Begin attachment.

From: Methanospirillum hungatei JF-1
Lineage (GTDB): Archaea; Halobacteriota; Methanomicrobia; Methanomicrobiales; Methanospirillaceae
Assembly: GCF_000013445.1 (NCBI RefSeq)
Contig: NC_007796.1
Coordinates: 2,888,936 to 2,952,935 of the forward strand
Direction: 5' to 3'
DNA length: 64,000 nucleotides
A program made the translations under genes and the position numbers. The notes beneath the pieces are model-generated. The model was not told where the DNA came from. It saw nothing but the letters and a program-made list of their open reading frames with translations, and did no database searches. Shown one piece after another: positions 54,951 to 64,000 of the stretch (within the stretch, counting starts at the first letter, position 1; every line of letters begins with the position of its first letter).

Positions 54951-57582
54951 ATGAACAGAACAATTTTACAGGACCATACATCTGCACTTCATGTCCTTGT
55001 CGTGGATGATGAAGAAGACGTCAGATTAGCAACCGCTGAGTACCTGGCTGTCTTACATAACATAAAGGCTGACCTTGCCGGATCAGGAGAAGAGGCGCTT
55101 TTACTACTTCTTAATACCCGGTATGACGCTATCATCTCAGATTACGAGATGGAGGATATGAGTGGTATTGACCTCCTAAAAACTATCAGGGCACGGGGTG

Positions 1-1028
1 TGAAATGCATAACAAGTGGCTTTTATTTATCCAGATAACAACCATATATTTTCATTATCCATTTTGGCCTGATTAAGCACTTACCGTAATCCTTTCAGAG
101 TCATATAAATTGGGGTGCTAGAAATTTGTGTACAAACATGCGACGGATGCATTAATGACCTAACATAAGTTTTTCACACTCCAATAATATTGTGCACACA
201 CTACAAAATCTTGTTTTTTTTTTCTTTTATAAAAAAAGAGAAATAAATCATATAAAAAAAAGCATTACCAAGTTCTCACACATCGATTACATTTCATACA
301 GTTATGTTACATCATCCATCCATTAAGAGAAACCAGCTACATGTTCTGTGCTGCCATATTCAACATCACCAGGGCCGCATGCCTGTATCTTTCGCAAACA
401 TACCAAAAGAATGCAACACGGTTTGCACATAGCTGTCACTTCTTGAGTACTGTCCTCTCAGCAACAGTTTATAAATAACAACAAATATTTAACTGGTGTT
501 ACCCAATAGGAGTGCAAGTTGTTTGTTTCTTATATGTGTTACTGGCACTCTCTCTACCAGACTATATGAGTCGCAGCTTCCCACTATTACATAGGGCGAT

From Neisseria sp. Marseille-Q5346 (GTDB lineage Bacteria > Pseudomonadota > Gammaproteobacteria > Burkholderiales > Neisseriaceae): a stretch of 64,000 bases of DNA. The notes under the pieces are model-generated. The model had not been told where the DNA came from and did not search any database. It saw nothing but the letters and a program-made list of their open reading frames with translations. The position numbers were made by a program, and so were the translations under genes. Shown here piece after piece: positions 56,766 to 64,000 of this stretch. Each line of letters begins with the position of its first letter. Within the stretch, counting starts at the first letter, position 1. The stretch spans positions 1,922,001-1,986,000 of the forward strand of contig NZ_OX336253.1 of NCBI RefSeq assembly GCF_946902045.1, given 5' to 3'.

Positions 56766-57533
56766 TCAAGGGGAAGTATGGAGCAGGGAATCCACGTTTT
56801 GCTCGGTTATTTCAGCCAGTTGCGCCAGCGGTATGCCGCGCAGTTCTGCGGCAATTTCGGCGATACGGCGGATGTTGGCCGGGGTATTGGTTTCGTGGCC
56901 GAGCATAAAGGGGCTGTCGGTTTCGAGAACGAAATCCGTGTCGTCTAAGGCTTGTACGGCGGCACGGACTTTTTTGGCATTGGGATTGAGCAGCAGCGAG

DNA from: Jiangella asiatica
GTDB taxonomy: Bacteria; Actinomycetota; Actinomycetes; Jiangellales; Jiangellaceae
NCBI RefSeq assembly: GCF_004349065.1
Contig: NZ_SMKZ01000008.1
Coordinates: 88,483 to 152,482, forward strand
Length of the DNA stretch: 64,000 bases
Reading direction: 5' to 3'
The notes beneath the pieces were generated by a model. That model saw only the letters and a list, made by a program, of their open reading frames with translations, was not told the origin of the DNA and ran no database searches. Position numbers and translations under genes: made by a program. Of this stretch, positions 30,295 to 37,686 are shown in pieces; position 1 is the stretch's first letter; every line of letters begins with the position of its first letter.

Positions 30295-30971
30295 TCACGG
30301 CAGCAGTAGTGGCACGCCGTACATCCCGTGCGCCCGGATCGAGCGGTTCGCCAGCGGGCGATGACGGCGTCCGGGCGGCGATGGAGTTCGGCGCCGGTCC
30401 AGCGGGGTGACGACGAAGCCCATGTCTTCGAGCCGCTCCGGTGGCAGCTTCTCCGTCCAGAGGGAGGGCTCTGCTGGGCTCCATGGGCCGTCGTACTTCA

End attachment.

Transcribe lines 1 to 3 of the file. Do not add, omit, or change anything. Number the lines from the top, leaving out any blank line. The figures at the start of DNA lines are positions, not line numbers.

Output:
From: Methanospirillum hungatei JF-1
Lineage (GTDB): Archaea; Halobacteriota; Methanomicrobia; Methanomicrobiales; Methanospirillaceae
Assembly: GCF_000013445.1 (NCBI RefSeq)